As back to school rolls around, you are probably thinking about your child’s education and after school activities. Music lessons are an important supplement to your child’s classroom. Here’s why every parent should consider allowing their child to take lessons.
- Learning a musical instrument improves focus
Research has demonstrated that learning a musical instrument can help a child learn to attend to one stimuli without distraction by allowing their brains to discriminate effectively between activities that require steadfast focus (such as listening to a conductor or teacher) instead of reacting to stimuli that are sudden, but non-important (such as a closing door or cough). This helps the musician to be a more polished performer, a skill that transfers to becoming an attentive student.
Besides which, a musician must have sensitive ears, and be able to isolate important melodies and rhythms within a complex musical structure. This may help a child to hear his or her teacher’s voice above the classroom din.
- Music lessons help teach kids to read.
The skills needed to read music and read a book are essentially the same. Music and language are sequenced in much the same way, having a specific syntax, phrasing, and syllables (or rhythmic patterns). Chords within music have important functions and order within a musical phrase, as do adjectives, nouns and verbs within a sentence. Both music and books are read left to right. It is not surprising, therefore that music lessons help children to improve their reading fluency and accuracy.
- Socialization is important to music lessons.
Children who take a musical instrument must learn how to listen to and take turns with other musicians, such as accompanists or other performers in a group. Call and response structures in music mimic dialogue that we use in every day social situations, and teach child how to communicate effectively, take turns and listen to their peers.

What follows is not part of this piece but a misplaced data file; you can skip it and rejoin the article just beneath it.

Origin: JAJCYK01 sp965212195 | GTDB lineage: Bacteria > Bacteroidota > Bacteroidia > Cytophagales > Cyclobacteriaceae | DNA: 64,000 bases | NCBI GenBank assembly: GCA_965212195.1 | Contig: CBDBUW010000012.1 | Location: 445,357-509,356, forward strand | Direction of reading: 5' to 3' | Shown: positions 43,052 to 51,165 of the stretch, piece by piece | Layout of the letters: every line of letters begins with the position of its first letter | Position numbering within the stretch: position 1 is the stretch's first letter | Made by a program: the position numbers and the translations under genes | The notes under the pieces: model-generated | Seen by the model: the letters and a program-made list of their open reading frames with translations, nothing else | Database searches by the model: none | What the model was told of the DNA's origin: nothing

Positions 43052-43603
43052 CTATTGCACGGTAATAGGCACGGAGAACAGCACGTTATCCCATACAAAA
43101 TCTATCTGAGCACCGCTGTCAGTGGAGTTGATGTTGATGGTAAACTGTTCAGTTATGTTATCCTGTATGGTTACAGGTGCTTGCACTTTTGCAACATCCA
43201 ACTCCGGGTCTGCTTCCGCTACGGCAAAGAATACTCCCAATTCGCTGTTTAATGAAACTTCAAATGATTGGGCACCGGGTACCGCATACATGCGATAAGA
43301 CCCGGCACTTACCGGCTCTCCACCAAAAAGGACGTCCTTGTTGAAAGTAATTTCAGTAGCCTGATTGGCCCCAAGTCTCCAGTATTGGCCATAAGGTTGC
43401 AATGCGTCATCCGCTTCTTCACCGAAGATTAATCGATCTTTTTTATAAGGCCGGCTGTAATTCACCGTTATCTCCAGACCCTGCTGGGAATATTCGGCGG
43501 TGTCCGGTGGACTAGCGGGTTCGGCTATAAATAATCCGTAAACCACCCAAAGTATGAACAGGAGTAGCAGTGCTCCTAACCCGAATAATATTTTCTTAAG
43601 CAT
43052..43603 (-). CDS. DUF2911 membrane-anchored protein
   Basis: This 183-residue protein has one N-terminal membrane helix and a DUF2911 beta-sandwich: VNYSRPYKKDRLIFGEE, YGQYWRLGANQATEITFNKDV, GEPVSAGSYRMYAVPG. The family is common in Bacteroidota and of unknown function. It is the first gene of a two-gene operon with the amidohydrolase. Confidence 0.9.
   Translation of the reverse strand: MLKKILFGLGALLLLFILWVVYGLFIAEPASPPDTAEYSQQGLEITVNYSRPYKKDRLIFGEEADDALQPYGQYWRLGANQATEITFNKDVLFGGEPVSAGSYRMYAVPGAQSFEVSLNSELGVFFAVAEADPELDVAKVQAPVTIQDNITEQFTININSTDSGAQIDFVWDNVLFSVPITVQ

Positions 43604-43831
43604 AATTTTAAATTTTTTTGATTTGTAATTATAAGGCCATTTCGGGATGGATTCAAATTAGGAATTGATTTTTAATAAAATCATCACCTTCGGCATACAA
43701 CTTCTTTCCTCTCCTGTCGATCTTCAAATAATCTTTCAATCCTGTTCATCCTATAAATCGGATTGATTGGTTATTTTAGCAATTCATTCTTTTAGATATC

- Music teaches self regulation skills.
While learning a musical instrument, children must learn to follow rules about tempo and dynamics, controlling the volume and speed of their playing to match the song. They may also have to pause, or use rests in their songs. In the classroom setting, children must stay seated, resist calling out, and abstain from other disruptive behavior.
- Learning a musical instrument improves sequencing and logic skills.
Sheet music often includes predictable rhythmic and harmonic phrases that help a musician to quickly recognize patterns and interpret them with ease.
- Sheet music has mathematical components
Students must learn fractions to understand a piece’s rhythmic structure, a have an understanding of spatial reasoning in order to see the distance between two notes on a staff.
- Motor coordination improves with instrumental lessons.
Research has demonstrated increased dexterity in the fingers of piano and guitar players, and more ambidextrous hands. This is also important for writing and other fine motor tasks in the classroom.
- Learning a musical instrument gives a child a boast in self confidence and a creative outlet for expression.
I have heard many students being pulled away from the temptation of drugs or truancy because of the pact music has had on their lives. It can be powerful force of positive energy for them. Shy students also become comfortable performing in front of others, and develop more confidence in themselves as their skills grow.
Still in doubt? Get a free trial lesson and see for yourself! Offer expires September 15th.